Big 12 preview: With dynamic QB, West Virginia fits into pass-happy league

08/27/2012 10:59 PM

11/12/2014 2:38 PM

Having a top-notch quarterback and an explosive, high-scoring offense often leads to success in the Big 12, especially in recent years.

And if that pattern holds true in 2012, then Geno Smith and West Virginia should find the transition to their new conference rewarding.

Smith, tabbed as the conference's Preseason Offensive Player of the Year, is coming off an electric season in which he led the Mountaineers to a 10-3 record, including a 70-33 thumping of Clemson in the Orange Bowl.

Smith threw for 407 yards and six touchdowns with no interceptions in the team's season finale, capping his All-Big East junior campaign.

Mountaineers coach Dana Holgorsen said even though Smith is likely to rack up impressive stats -- he threw for 4,385 yards and 31 touchdowns in 2011 -- he is likely to be remembered for what his team was able to accomplish.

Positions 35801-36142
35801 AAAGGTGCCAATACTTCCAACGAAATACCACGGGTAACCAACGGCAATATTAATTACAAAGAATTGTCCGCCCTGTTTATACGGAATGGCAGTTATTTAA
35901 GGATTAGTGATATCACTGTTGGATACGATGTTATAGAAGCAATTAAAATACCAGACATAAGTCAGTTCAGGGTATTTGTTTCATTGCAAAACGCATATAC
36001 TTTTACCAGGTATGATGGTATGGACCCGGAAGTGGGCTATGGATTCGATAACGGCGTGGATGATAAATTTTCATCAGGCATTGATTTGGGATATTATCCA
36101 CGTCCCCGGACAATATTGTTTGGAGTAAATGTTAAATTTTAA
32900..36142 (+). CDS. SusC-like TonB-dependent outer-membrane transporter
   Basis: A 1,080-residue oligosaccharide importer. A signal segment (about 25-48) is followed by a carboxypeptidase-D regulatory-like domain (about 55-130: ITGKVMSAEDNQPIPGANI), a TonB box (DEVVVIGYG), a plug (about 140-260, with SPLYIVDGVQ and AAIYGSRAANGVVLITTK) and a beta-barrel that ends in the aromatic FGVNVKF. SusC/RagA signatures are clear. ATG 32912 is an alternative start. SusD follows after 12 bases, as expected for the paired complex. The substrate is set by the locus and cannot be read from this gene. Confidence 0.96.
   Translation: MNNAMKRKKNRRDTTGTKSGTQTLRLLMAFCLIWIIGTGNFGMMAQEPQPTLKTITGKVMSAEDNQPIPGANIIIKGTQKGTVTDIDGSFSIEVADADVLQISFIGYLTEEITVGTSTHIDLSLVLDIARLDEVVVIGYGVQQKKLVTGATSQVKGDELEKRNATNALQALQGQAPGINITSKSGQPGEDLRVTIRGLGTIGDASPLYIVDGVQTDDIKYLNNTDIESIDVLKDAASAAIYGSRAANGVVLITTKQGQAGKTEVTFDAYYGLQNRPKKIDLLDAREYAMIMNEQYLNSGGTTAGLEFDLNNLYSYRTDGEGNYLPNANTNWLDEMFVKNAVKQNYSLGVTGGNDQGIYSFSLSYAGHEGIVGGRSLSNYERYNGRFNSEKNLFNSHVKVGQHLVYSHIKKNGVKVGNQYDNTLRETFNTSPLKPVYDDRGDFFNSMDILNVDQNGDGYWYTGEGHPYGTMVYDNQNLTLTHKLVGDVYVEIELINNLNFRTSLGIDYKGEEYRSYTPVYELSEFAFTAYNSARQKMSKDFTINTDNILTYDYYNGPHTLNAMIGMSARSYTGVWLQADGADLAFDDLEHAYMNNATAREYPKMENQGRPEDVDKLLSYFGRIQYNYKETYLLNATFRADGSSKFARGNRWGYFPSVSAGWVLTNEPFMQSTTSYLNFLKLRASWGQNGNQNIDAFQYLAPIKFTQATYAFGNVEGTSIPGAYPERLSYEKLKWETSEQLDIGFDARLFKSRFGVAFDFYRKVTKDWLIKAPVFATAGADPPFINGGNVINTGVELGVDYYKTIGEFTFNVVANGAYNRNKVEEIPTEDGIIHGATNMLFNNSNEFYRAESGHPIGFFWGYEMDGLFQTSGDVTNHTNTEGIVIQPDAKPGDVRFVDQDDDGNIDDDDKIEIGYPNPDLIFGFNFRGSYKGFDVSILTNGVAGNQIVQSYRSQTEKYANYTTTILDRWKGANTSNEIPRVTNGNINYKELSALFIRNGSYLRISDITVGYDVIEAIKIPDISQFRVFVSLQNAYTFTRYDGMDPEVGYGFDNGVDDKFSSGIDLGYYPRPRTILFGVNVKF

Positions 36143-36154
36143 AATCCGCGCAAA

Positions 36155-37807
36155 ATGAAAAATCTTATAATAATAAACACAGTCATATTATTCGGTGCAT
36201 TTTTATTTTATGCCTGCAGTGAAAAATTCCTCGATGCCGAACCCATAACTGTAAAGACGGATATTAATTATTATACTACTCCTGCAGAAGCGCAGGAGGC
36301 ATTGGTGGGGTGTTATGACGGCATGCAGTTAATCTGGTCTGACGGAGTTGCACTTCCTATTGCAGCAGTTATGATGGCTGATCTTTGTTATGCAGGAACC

"He's progressed and he's got a chance to be pretty good," Holgorsen said. "He stacks up with a lot of other guys I've had in the past. He's going to be remembered for how many games he can win, and Geno's got the ability to make everybody else around him better."

In addition to his preseason Big 12 accolades, Smith has garnered national attention as he was selected to the Walter Camp Award and Maxwell Award watch lists.

Both prizes are given annually to the top player in college football. However, Smith said he hasn't let any of the hype impact his psyche.

"I haven't taken any thought into it," Smith said. "I don't let it affect me in any way. I'm not going to walk around here and boast as if it's some major accomplishment. The only thing that I'm worried about is winning games."

The Mountaineers racked up 469.5 yards and 37.6 points per game last season.

But Smith said duplicating that kind of offensive success this year will be a challenge in the new league.

"The one noticeable is that there's a lot of speed on the field, for obvious reasons," he said. "You've got linebackers who run 4.3s who could possibly be safeties, D-linemen who could possibly be linebackers, and that's for reasons that we all understand."

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